Avocado Weekly Movie Thread (8/6)

In July of 1999 three actors went in the woods near Burkittsville, Maryland, while shooting a film that looked like documentary.

A year later their footage inspired a bunch of low-budget filmmakers.

This year we celebrate the 20th anniversary of The Blair Witch Project. It isn’t the first ever found footage movie. Wikipedia claims that it’s Cannibal Holocaust, released in 1980. Blair Witch, though, was the first to really gain national attention. Speculation was rampant over whether this was a real documentary and if the students we see in the film were truly dead. (Spoiler alert: no.) The official website only deepened the mystery and added to the confusion. There were reports of people being ill in theaters (though that was likely due to the shakycam nature of the footage).

But, most importantly to the corporate bigwigs, The Blair Witch Project was cheap to make. Its budget was $60,000.

Its worldwide take: $250 Million.

As the years progressed and video recording devices became smaller and more accessible to the masses, the idea of people filming something strange and crazy became more believable. Often you’d be wondering, “Why don’t they just drop the camera?” Well, you don’t if it’s a GoPro strapped to your helmet, right? Paranormal Activity, with its rooms full of cameras, may have seen paranoid at the time… but now we have homes whose every inch is covered in security cameras. In a weird way, Heather from Blair Witch was a little prescient of the modern world of Snapchat and Instagram Stories.

Found-footage was embraced by horror. These were REC, The Last Excorcism, The Devil Inside, and the like.

There were times, though, when people would use the technique to make the fantastical seem more grounded. Cloverfield brought us a vision of what people had been wanting for decades: a kaiju attack as seen from the panicked civilians the ground. Chronicle showed us what it what having superpowers would look like from the point of view of the wielder. Into The Storm put the viewer right in the middle of a natural disaster, reflecting the panic through the snap reactions and the unprofessional camerawork. District 9, meanwhile, put gross cockroach aliens into gritty reality; the fantastical made mundane.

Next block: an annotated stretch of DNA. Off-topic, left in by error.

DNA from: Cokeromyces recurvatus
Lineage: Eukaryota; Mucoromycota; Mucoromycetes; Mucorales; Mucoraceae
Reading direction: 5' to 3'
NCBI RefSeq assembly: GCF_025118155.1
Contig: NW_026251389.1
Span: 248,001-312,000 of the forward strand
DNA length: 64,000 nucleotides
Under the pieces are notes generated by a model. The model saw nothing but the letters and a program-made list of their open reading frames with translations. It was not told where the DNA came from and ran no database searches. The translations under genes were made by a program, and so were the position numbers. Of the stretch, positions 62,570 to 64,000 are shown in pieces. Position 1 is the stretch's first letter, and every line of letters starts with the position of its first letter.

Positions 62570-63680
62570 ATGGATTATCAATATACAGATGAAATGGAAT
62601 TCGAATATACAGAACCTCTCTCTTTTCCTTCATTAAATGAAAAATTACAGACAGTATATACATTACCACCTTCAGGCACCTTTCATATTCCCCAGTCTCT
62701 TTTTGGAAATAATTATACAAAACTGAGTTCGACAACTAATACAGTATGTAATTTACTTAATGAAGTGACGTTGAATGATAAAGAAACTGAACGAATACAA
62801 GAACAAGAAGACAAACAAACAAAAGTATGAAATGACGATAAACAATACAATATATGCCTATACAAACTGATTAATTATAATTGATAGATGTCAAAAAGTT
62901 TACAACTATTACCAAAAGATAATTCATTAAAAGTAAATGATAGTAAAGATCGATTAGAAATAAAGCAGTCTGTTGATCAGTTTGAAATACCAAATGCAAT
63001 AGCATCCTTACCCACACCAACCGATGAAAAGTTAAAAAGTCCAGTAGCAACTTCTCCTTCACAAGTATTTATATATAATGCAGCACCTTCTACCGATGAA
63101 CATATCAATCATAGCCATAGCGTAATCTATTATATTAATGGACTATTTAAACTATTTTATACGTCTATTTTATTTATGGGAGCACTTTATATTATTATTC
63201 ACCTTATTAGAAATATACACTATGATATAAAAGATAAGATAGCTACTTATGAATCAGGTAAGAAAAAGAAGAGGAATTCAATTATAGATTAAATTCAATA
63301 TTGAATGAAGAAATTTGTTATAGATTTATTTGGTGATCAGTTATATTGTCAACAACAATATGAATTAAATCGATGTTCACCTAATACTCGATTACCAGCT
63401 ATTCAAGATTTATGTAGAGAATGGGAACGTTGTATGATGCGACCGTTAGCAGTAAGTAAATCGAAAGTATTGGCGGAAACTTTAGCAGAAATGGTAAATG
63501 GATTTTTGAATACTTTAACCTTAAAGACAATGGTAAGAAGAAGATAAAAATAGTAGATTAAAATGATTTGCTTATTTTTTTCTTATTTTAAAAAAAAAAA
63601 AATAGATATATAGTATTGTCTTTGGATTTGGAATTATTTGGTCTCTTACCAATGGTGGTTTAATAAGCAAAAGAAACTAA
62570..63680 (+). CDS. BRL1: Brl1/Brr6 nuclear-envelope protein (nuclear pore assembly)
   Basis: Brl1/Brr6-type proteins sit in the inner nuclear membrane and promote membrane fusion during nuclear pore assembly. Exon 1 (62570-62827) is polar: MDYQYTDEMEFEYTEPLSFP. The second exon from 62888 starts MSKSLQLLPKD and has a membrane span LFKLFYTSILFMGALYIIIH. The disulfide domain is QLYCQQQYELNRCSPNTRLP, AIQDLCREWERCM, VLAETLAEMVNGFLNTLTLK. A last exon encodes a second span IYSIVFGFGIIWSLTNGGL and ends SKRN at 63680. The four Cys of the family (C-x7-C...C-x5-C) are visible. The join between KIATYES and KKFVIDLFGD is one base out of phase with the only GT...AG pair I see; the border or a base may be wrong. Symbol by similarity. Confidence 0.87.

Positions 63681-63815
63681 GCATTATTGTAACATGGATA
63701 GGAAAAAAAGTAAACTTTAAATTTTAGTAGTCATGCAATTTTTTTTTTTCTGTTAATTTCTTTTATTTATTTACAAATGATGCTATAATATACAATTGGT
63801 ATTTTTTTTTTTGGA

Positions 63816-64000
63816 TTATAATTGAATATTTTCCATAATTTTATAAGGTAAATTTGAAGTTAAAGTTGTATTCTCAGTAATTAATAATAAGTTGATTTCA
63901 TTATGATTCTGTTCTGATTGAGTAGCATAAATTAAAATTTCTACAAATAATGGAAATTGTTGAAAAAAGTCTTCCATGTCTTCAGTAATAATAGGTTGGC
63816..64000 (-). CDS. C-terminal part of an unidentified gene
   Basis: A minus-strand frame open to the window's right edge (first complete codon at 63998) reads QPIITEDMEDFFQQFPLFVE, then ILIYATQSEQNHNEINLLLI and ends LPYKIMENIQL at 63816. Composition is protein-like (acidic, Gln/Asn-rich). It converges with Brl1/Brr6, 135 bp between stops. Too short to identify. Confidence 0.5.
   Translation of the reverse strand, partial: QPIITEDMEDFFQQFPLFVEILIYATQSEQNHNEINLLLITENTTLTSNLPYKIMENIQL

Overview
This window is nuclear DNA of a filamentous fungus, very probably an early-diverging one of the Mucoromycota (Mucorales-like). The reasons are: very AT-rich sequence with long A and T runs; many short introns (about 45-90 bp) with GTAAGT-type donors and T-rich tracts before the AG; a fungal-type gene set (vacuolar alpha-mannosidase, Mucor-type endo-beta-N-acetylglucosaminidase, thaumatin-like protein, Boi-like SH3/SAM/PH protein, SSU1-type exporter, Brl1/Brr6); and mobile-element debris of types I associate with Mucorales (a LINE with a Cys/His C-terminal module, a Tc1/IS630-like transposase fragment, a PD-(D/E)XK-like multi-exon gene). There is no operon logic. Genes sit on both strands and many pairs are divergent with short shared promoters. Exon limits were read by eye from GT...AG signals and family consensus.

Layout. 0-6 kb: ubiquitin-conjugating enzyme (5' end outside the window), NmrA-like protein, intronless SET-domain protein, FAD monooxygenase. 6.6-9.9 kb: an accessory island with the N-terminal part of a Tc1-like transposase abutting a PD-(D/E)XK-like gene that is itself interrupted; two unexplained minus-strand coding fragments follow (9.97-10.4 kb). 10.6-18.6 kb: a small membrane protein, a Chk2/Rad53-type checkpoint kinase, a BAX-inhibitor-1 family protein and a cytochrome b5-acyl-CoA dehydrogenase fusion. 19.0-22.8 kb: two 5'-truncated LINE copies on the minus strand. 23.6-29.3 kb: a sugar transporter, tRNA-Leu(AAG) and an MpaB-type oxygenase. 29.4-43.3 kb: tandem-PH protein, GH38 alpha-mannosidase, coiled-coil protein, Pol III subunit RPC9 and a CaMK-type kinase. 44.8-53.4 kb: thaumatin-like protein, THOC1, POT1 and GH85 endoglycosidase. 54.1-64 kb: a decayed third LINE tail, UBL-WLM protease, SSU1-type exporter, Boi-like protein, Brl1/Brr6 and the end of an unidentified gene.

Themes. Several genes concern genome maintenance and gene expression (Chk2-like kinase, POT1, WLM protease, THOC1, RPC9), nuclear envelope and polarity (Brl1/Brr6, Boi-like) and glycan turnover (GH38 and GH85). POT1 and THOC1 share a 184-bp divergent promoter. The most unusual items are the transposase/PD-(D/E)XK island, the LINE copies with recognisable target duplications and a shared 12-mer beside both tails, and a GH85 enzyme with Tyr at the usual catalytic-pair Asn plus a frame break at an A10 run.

Found-footage is much maligned, probably because so many filmmakers were using it as a cost-cutting measure. However, it does put the audience in a position that previous filmmaking techniques had not done: that of a first-person perspective. It’s not the first. Robert Montgomery’s 1947 adaptation of the Raymond Chandler novel, Lady in the Lake, was filmed entirely in first-person perspective. Found footage, though, takes the form of an epistolary novel like Dracula, Frankenstein, and the works of H.P. Lovecraft.

Nowadays, the found-footage movement is somewhat dead. It had a strong two decade run. However, only three were released last year. Zero were released this year. In comparison fifteen were released in 2015; twenty-two in 2014.

But there is an interesting evolution at work here. The ones released last year that wasn’t stitched together from footage shot by Orson Welles (The Other Side of the Wind, which takes the term “found footage” to its most literal level) took place mainly on computer screens and smartphones (Searching and Unfriended: The Dark Web). Can this be the next frontier in found-footage filmmaking? A pseudo-documentary peek into the world where we really spend all our lives?

Today’s prompt: What is the best found-footage movie?

Building Entertainment: The Animated Films of the Walt Disney Studio. Live-action edition. Gus

LGBT Movies: I Think I Do (1997)

Public Domain Theater: Charade (& “Have You Got Any Castles?”)

NOT AVAILABLE ON NETFLIX: “The Working Man” (1933)

Not Available on Netflix: Springtime In The Rockies (1942)

The Discount Spinner Rack: X-MEN ORIGINS: WOLVERINE (2009)

Millennial Malaise 28: The Beach

Review: Once Upon a Time…In Hollywood

WTF ASIA 67: The Man from Nowhere (2010)